Implanted and Embedded Medical Devices (2019)Curators: Katharine Gruber, Stephanie Gawtry, and Jonathan Peterson | University of Minnesota | April 2019
Collection Editor: Isabel Pedersen
Acquisitions Editor: Ann Hill Duin
Collection Archivist: Sharon Caldwell
Our collection introduces the newest advances in implanted and embedded medical devices, spanning from the brain to the ankle. These devices are used to replace, repair, or enhance organ function and limbs. Some of the devices, such as the leadless pacemaker, have already been approved by regulatory agencies and are currently being used. Other devices are prototypes that are still being developed, such as the artificial kidney. Many of the devices are developed by large, multi-national companies such as Medtronic, which impact health care across the globe.
Some of these treatment options build upon old technologies, such as improving the pacemaker to remove the weakest elements (the leads) and improving battery life and monitoring capabilities. Some of these treatment options incorporate technologies such as augmented reality and 3D printing. Augmented reality was used to supplement vision in the bionic eye. 3D printing can be used to create personalized organs such as ankle bones that fit a particular person.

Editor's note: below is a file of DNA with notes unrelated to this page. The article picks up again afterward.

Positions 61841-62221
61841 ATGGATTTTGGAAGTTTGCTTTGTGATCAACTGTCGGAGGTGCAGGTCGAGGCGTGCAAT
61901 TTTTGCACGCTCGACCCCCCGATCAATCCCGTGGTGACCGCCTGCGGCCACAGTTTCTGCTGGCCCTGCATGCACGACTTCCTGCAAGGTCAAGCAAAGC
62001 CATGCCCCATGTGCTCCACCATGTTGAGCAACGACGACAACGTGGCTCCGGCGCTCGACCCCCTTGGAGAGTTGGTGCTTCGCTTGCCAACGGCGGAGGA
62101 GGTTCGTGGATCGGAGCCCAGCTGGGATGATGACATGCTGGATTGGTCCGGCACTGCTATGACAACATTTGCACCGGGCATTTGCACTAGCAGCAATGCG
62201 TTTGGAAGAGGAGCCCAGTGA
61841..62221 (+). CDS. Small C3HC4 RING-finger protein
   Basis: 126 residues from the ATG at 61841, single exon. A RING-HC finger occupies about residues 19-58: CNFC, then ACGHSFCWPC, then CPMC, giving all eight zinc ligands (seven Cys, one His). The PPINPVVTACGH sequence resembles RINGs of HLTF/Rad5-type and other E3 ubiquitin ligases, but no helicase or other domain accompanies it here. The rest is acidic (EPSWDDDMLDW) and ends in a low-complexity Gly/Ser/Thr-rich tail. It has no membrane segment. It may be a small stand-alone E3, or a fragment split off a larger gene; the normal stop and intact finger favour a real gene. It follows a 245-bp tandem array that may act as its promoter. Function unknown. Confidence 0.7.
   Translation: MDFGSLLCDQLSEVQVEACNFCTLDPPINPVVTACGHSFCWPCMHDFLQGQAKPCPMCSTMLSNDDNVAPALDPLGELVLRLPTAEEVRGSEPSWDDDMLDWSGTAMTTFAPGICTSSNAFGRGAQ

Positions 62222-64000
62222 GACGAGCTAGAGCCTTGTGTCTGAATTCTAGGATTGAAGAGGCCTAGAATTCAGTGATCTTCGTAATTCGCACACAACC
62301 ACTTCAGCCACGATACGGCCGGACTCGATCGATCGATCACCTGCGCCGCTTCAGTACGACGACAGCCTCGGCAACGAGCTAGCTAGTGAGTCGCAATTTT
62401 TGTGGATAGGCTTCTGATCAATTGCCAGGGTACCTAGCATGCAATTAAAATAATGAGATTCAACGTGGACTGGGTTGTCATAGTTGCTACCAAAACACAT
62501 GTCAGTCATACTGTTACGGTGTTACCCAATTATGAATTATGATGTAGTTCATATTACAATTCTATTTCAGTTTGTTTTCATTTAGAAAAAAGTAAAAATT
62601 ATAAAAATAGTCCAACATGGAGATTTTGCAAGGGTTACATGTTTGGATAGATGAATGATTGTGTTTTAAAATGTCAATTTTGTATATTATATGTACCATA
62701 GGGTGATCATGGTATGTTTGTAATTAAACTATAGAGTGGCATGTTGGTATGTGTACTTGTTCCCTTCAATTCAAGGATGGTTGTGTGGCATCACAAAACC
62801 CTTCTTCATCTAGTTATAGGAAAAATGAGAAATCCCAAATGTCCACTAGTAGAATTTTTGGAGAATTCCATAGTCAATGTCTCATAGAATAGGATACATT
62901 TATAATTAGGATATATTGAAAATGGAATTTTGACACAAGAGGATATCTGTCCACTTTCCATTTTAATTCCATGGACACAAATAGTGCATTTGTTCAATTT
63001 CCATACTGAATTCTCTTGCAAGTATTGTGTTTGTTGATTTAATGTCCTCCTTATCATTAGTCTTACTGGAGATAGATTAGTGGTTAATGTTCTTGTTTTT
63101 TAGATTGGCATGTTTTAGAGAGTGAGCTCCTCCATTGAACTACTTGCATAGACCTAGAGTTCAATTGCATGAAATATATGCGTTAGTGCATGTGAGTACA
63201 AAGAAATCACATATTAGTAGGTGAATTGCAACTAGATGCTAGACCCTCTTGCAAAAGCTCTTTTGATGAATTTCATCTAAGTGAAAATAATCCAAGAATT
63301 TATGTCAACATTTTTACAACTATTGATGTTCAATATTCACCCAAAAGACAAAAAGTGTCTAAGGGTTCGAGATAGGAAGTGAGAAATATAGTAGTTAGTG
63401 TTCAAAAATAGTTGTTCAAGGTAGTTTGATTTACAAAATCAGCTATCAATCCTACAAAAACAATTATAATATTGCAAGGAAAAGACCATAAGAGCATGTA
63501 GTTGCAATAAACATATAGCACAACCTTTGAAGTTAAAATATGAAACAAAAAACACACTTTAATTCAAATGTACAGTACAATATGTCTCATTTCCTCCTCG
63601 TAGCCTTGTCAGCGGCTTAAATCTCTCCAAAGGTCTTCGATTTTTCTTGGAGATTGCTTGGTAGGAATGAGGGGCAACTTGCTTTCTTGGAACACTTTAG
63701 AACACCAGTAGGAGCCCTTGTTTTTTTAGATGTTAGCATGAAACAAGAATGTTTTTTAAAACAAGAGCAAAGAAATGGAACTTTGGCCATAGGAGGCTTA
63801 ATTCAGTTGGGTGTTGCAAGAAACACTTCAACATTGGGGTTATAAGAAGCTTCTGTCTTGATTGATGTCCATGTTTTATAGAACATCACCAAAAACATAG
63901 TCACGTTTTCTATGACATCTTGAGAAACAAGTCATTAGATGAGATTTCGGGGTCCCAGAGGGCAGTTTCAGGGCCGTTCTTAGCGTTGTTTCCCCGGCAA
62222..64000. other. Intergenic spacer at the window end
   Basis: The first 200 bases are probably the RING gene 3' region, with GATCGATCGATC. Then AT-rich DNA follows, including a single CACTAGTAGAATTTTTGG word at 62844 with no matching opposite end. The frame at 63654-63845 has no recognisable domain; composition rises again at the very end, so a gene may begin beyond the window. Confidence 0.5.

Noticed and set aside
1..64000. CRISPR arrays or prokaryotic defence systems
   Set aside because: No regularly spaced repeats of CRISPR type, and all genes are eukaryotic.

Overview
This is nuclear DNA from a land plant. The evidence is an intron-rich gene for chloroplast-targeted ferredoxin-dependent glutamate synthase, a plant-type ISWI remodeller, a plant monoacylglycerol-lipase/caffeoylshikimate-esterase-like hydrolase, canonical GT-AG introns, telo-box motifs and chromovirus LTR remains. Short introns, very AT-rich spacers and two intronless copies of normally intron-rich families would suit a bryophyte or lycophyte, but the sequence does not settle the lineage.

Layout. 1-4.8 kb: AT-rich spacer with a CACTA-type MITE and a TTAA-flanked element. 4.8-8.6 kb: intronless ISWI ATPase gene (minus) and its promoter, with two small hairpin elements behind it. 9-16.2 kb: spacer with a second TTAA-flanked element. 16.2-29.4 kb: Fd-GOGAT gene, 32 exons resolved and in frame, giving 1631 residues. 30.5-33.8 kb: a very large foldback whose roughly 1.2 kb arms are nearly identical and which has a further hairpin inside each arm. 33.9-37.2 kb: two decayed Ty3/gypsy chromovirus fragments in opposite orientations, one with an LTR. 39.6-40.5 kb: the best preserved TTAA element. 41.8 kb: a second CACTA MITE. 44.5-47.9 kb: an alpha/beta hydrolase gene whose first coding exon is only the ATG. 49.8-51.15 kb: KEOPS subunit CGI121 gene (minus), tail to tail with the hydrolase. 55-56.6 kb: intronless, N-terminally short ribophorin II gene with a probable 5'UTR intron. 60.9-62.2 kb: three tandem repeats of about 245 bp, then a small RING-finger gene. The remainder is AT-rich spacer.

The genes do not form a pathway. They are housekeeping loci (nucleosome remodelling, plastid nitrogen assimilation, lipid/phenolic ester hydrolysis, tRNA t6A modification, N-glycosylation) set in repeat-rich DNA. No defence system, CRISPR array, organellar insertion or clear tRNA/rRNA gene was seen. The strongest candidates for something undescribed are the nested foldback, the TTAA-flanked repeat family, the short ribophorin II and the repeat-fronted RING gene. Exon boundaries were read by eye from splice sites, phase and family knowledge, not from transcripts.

The themes of “innovation” and “hope” surround all of these different medical technologies. These medical devices can offer hope for patients living with conditions that have not responded well to lifestyle adjustments and medication. For some, these devices have led to a significant increase in their quality of life. Announcements of new devices tend to have a strong focus on their positive potential. However, there is always a trial-and-error process with new technologies even after they are approved. We have also included a database of international medical devices where users can search for recalls or adverse effects of a specific device.